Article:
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Thursday, September 15, 2016, 17:40

UK's May approves Chinese-invested Hinkley Point nuclear station

By Chris Peterson in London

UK's May approves Chinese-invested Hinkley Point nuclear station
An undated handout image released by EDF Energy in London on July 28, 2016, shows a computer generated image (CGI) of the French energy producer's proposed two nuclear reactors, Hinkely Point C (HPC), at their Hinkley Point power plant in south-west England. (HO / EDF ENG ERY / AFP)

UK Prime Minister Theresa May paved the way for improved relations with China by approving the construction of the controversial nuclear power station at Hinkley Point C, to be built using French technology with Chinese investment.

China will invest 6 billion pounds (US$7.92 billion) in the 18 billion pound project. Conditions of the investment include Chinese technology being used at a new plant at Bradwell-on-Sea in eastern England, and Chinese investment at another plant at Sizewell, on Britain's east coast.

Foreign Ministry spokeswoman Hua Chunying said the approval is in the interest of all parties.

China General Nuclear Corp said in a statement: "We are delighted that the British government has decided to proceed with the first nuclear power station for a generation. We are now able to move forward and deliver much-needed nuclear capacity at Hinkley Point, Sizewell and Bradwell, with our strategic partner, EDF."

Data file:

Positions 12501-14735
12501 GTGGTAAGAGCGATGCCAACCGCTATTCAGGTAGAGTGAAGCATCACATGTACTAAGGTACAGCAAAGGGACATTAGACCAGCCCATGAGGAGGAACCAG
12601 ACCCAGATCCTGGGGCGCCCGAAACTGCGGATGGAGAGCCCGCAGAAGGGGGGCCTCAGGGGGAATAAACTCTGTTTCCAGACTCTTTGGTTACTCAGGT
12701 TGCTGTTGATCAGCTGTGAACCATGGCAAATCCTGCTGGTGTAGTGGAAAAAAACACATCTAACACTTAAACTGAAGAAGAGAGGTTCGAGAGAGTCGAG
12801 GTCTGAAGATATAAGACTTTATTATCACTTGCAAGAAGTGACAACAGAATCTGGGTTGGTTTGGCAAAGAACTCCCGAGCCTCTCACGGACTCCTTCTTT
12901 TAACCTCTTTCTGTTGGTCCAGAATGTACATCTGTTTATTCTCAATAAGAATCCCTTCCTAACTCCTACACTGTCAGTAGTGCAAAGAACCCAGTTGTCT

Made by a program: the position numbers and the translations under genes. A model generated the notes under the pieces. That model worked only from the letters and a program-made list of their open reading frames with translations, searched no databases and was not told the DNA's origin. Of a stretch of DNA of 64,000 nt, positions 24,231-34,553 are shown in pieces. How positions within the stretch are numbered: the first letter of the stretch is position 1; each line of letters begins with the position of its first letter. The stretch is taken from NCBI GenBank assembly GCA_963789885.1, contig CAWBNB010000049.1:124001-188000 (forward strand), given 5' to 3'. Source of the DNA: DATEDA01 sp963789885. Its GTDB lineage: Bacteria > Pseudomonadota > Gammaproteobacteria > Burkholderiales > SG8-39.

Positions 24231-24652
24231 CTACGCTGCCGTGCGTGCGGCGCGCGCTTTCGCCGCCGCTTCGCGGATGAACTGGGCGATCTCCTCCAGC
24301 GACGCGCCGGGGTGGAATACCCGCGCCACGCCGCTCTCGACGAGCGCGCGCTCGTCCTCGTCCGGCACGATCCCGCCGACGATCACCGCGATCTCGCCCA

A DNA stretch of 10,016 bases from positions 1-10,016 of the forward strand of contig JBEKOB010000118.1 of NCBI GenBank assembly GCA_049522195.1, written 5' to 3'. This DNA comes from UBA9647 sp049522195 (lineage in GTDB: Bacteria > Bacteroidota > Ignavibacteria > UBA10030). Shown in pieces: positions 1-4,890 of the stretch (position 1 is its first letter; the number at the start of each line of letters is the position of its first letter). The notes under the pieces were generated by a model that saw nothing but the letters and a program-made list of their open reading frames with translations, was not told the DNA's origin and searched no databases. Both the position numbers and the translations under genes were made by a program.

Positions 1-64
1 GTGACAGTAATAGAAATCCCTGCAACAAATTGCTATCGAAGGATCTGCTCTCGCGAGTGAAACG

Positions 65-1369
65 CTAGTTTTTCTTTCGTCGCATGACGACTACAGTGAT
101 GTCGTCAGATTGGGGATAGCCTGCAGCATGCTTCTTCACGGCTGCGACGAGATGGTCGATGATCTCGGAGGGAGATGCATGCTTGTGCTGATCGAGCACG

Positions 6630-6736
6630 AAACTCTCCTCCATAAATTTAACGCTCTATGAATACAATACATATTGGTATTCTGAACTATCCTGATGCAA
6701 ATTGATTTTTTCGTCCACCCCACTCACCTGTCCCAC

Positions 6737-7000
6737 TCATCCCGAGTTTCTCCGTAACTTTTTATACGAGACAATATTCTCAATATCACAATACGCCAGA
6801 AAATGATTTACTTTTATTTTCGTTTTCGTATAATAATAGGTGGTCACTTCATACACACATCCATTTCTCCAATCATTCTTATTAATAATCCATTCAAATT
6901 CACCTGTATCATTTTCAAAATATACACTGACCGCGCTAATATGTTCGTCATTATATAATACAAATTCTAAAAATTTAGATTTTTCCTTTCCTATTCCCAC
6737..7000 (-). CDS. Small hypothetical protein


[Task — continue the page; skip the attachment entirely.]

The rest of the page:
Shortly after taking office in July, May announced that she would freeze the project until she had reviewed it, prompting concerns that refusal to approve the construction would damage relations with China. May's predecessor, David Cameron, had backed the project.

The United Kingdom's government said it had addressed security concerns with what it called significant safeguards, including a bar on EDF Energy selling its stake unless it had the approval of UK ministers. The safeguards would also apply to future projects.

EDF said the agreement was the culmination of 10 years of planning and preparation.

"EDF intends to sign agreements with the UK government, its Chinese partner CGN and supply chain partners at the earliest opportunity," it said.

"EDF Energy has worked with its Chinese partner CGN for 30 years. Their skill and experience will bring significant benefits to the HPC project," it added.

Analysts said the go-ahead for Hinkley also soothed fears that a rejection of the project might have a negative effect on planned Chinese investment of 40 billion pounds in Britain

China was also eager for the project to go forward because Bradwell would mark the first use of Chinese nuclear technology in a developed economy, necessitating approval by British nuclear standards, which would be vital for further international orders.

Cecily Liu and Lyu Chang contributed to this story.

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